Three Hsp70s from the DnaK subfamily have been found in the C. merolae nuclear genome (Table 1). Also an Hsp70 is in the C. merolae CP genome (Table 1). All of these Hsp70s are represented in the C. merolae EST database. Of the 4 C. merolae Hsp70s, only 1, Cmhsp70-3 (71.5 kDa), has a cytoplasmic Hsp70 sequence motif: GPTVEEVD (Fig 1). Cmhsp70-4 has a N-terminal transit sequence and ends in HDEL, suggesting that this could be an ER protein. This is consistent with its phylogenetic placement (Fig 2) and with the subcellular predictions (Table 2). Cmhsp70-2 also possesses an N-terminal transit sequence (Fig 1). The results of the subcellular predictions (Table 2) and the phylogenetic analysis indicate that Cmhsp70-2 is targeted to the mitochondria. The CP Hsp70, CmHsp70-1, is found within the larger plastid Hsp70s but is within the subfamily of CP-encoded Hsp70s, including Tphsp70-1 and other red algal and diatom CP Hsp70s (Fig 1).

Thalassiosira pseudonana: a diatom

Thalassiosira pseudonana has 5 Hsp70s. One Hsp70 (Tphsp70-1) is encoded in the CP genome (Table 1; Fig 2). An additional 4 genes for Hsp70s were identified in the JGI Thalassiosira pseudonana v3.0 nuclear genome (Table 1). All of these Hsp70s are represented in the Diatom EST database. Analysis of the alignment in Figure 2 reveals that Tphsp70-2 possesses an N-terminal leader sequence, suggesting either CP or MT localization (see also Table 2). Based on phylogenetic relationship (Fig 2) and subcellular prediction (Table 2) it is clear that Tphsp70-2 is MT protein. Tphsp70-4 contains the cytoplasmic amino acid motif (GPTIEEID). This evidence plus the placement of this protein within the cytoplasmic lineage suggests that it is cytoplasmically localized. Tphsp70-5 possesses a short N-terminal signal sequence and ends in DDEL (Fig 1), which indicates that this is ER localized. The ER location is consistent with Tphsp70-5 placement in the ER family in the phylogenetic tree (Fig 2). Tphsp70-3 lacks any N-terminal signal or transit sequence, suggesting a cytoplasmic location (Table 2; Fig 1). However, the C-terminal region is shorter than the cytoplasmic protein, and Tphsp70-3 lacks the cytoplasmic consensus region. Further, its placement outside of both the ER and cytoplasmic lineages (Fig 2) makes a prediction based on phylogenetic relationships problematic. At this time, the cellular location of this protein is unknown.

Gene family evolution

Analysis of the phylogenetic tree of Hsp70s in Figure 2 indicates that there are 5 well-supported lineages of Hsp70s. The first lineage (the branch leading to this lineage is labeled 1) includes all the MT-located Hsp70s (Fig 2), which are all nuclear encoded. The second major lineage includes the plastid Hsp70s. This lineage is closely related to Synechocystis DnaK1 and DnaK3, and it includes Synechocystis DnaK2. Within this CP lineage there are 2 distinct subfamilies. One subfamily includes the “green” plastid Hsp70s (the angiosperm and green algal CP Hsp70s). These proteins are all nuclear encoded. The other CP Hsp70 subfamily or the “red” plastid lineage includes the C. merolae and T. pseudonana CP-encoded Hsp70s, along with other CP-encoded Hsp70s. Another major branch in the Hsp70 tree (branch 3) includes both the ER and cytoplasmic Hsp70s. Within this lineage there are the well-supported ER (branch 4) and cytoplasmic (branch 5) Hsp70 lineages. Three Hsp70s fall outside of the ER+cytoplasmic lineage: Tphsp70-3, Olhsp70-5, and Othsp70-5.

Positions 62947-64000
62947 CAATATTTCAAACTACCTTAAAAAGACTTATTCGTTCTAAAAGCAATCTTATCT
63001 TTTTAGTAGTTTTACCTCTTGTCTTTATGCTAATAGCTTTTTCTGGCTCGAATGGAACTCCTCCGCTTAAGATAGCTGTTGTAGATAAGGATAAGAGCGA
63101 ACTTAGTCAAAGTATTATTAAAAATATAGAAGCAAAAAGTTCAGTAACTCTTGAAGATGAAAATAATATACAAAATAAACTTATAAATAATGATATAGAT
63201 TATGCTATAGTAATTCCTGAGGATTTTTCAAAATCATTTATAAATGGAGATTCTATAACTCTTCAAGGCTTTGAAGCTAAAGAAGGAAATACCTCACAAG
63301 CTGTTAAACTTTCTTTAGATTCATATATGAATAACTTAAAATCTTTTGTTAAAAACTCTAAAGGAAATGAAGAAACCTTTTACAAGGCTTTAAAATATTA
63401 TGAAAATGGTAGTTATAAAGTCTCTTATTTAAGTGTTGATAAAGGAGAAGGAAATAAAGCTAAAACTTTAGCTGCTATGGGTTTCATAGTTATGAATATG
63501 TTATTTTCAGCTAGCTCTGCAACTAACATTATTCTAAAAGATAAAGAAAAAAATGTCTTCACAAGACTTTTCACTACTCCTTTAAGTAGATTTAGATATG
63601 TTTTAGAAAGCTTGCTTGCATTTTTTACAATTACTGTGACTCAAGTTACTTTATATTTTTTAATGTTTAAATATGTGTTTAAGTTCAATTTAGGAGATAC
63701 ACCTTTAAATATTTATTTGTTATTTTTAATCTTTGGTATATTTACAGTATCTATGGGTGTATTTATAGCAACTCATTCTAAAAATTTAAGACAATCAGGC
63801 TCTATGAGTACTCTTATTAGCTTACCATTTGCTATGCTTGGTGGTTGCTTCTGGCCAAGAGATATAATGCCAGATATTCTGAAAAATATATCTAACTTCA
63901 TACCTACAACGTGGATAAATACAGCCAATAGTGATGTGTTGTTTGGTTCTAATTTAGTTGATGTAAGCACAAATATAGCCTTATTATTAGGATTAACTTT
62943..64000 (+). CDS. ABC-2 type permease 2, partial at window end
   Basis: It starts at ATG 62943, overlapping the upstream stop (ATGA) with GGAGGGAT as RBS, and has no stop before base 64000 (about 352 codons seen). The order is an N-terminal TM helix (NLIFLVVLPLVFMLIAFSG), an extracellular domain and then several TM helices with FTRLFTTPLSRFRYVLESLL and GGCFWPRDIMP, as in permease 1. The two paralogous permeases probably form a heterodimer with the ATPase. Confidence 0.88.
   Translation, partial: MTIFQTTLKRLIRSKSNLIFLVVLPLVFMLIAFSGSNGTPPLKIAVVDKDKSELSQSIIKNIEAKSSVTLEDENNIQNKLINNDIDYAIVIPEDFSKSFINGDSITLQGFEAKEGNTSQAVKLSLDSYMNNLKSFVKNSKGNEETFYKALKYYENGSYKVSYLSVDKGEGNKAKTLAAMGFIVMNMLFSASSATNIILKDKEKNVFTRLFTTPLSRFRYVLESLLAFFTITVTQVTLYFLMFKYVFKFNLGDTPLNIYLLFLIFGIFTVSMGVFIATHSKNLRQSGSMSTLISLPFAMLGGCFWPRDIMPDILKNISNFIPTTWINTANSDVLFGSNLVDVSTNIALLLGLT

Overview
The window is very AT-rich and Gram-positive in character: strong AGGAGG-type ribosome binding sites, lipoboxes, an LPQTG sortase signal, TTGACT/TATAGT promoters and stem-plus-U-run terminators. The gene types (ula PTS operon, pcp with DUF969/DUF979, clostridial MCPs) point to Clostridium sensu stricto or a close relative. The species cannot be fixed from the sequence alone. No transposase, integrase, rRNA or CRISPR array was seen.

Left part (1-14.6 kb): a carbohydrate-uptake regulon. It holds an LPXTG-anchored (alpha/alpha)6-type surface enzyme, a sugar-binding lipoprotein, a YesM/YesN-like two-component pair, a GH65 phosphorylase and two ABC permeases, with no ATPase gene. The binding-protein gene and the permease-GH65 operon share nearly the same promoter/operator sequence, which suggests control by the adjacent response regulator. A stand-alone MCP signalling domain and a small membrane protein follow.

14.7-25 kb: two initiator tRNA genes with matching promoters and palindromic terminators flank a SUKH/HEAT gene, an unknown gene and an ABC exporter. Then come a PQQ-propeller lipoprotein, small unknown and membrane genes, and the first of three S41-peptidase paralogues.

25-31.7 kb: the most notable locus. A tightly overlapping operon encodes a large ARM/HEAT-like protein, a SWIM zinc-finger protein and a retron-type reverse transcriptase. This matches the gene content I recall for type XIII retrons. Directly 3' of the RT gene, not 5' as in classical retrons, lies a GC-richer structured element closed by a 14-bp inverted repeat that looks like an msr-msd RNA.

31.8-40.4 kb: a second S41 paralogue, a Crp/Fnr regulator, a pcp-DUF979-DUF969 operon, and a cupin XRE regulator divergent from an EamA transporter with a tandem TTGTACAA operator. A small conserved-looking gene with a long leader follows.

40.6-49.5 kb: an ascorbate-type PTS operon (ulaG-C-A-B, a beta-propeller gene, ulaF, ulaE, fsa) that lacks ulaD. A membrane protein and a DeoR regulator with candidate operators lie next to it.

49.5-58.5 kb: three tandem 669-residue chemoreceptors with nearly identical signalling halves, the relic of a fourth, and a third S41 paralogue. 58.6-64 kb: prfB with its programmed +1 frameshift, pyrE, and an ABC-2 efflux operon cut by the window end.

In this study, we identified Hsp70 homologs in 5 complete genomes: C. reinhardtii, O. lucimarinus, O. tauri, T. pseudonana, and C. merolae. We found that each species had between 4 and 5 Hsp70s, with at least 1 each belonging to CP, MT, ER, and cytoplasmic lineages. This is considerably less than the 14 Hsp70s present in the A. thaliana genome and the 18 Hsp70s in O. sativa. As we describe the relationships and evolutionary history of the Hsp70s, it is useful to review the features and evolutionary relationships of the species examined in this study.

C. merolae, a red alga, is a single-celled organism that lives in acidic hot springs (Matsuzaki et al 2004). Therefore, it is well adapted to high temperatures. C. merolae has a small and compact genome (Matsuzaki et al 2004). The marine diatom T. pseudonana is also single-celled, has a worldwide distribution, and like other diatoms has silicified cell walls (Armbrust et al 2004). It also has a relatively small genome. C. reinhardtii is a chlorophyte green alga and, as such, is more closely related to land plants than are the diatoms and red algae (Baldauf 2000; Yoon et al 2004). Chlamydomonas is also single-celled and is not known to be adapted to extreme temperatures or other extreme conditions. It does not possess a streamlined genome. The Ostreococcus isolates are very interesting. They are Prasinophytes and members of the green algal lineage. O. tauri and lucimarinus are extremely small single-celled organisms; in fact, it has been reported that they are the smallest known free-living eukaryotes. They, like C. merolae, have very small and highly dense genomes (Derelle et al 2006). Both are found in marine environments. O. lucimarinus, usually isolated from surface waters, is adapted to high light intensities. O. tauri most often is found deeper in the water column.